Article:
Thursday, October 17, 2019

Crawford vs. Pulaski. A Real Chicago Street Fight.

In 1913, as part of an effort to eliminate duplicate street names, the city council named the West Side 40th Street after Peter Crawford, an early Cicero Township landowner. In 1933, Mayor Edward Kelly sought to consolidate his ties to Polish voters by renaming Crawford Avenue to honor Count Casimir Pulaski, a Polish hero of the American Revolutionary War.
Business owners at the intersection of Crawford and Madison, one of the city's major shopping districts, protested. Pulaski's supporters countered that such objections masked anti-Polish prejudice. Crawford's proponents obtained a temporary injunction against the change, but in April 1935, the Illinois Supreme Court upheld the city council's right to select street names.

Crawford's backers did not give up. Angry residents tore down “Pulaski Road” signs, and the Postal Service continued to deliver mail addressed to Crawford Avenue. In 1937, Illinois passed a law that the city council must change a street name on the request of owners of 60 percent of its frontage. So in 1938, some property owners submitted petitions for the restoration of the name Crawford Avenue to Pulaski Road, while others asked that a small street, which was less than two blocks long, be renamed for Crawford. Neither petition had enough signatures to require city action.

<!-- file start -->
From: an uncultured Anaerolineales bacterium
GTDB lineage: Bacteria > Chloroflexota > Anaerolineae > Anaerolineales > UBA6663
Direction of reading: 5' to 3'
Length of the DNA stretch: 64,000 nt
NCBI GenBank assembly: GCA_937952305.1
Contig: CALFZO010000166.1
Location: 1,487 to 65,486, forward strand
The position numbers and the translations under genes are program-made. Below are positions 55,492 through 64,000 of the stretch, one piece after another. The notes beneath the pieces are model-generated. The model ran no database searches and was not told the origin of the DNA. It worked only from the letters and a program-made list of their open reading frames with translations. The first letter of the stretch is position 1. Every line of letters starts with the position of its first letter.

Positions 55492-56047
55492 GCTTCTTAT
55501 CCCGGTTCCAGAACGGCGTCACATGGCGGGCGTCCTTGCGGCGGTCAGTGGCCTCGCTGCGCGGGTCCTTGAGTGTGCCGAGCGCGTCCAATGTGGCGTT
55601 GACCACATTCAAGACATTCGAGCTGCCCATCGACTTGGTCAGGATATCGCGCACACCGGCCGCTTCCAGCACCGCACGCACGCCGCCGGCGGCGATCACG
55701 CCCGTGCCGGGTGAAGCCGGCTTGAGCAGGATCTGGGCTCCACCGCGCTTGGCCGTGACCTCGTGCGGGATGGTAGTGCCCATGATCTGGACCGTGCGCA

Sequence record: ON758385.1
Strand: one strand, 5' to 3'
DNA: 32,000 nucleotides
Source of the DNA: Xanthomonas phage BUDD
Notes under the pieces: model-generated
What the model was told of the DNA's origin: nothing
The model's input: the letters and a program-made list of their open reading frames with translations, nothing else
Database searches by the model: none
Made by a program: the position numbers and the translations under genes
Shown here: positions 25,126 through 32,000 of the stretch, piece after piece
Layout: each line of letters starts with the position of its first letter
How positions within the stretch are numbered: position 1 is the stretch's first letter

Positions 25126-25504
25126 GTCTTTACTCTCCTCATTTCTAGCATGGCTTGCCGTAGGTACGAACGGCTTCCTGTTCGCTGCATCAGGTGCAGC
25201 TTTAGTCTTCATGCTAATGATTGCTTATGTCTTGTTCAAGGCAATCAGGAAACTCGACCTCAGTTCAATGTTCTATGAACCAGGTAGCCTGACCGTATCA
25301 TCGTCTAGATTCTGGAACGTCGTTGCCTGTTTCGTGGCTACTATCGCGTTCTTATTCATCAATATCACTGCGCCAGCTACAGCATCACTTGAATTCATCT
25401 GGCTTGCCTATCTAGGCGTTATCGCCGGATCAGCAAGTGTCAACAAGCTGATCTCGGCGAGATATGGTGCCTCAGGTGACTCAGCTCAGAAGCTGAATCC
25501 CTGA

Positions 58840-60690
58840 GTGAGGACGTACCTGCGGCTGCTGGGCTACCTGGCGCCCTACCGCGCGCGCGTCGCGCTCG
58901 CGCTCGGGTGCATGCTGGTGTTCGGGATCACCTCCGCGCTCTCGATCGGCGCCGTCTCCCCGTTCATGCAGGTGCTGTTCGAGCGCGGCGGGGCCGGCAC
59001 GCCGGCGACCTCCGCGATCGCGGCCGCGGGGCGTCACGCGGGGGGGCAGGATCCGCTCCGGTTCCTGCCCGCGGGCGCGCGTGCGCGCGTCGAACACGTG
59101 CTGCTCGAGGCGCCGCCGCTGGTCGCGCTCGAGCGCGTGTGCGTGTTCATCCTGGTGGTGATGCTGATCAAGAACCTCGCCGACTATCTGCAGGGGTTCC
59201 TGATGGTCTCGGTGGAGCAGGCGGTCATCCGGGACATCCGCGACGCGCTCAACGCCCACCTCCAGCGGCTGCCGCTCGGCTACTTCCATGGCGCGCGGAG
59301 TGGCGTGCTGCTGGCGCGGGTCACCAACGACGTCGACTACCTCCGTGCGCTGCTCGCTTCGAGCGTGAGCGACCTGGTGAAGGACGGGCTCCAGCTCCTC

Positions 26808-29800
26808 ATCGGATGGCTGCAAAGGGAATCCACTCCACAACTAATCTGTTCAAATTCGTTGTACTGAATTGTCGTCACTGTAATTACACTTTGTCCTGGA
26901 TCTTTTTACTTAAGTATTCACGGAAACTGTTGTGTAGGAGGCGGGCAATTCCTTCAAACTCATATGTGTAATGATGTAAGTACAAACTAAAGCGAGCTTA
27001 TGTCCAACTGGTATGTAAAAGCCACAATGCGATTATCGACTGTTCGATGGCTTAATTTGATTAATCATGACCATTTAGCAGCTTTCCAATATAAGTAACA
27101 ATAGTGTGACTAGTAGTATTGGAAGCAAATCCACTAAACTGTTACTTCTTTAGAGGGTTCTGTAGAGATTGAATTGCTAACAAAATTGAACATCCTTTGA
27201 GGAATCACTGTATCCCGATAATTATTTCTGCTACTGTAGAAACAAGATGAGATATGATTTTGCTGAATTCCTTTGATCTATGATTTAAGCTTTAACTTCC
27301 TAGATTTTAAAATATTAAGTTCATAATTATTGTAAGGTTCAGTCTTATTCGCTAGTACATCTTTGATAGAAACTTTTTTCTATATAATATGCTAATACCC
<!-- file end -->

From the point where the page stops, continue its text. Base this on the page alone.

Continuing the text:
In 1949, owners of businesses along Pulaski Road filed a final round of petitions for Crawford. Although these signatures were valid, the city council refused to act. Property owners sued city officials for dereliction of duty. The second Crawford Avenue lawsuit culminated in 1952 when the Illinois Supreme Court ruled in favor of the name Pulaski.

Compiled by Neil Gale, Ph.D. 

4 comments:

  1. Thank you so much for this clarification. All of my life I was so confused by this! I always thought I was just stupid for not understanding why this large road near my childhood home was randomly referred to as "Crawford" or "Pulaski"!

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  2. This is humerous. Most of my life, I wondered why it switched names from Chicago into Skokie. My mother knew parts of the story but none of the backstory. Now it all makes sense.

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  3. Yes, thanks for this history fact. I remember asking my parents why the street had two names and I don't recall getting a definitive answer.

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  4. Yep, like the others I always thought it odd, but I never knew about all of the history an litigation surrounding it. Thanks for the lesson!

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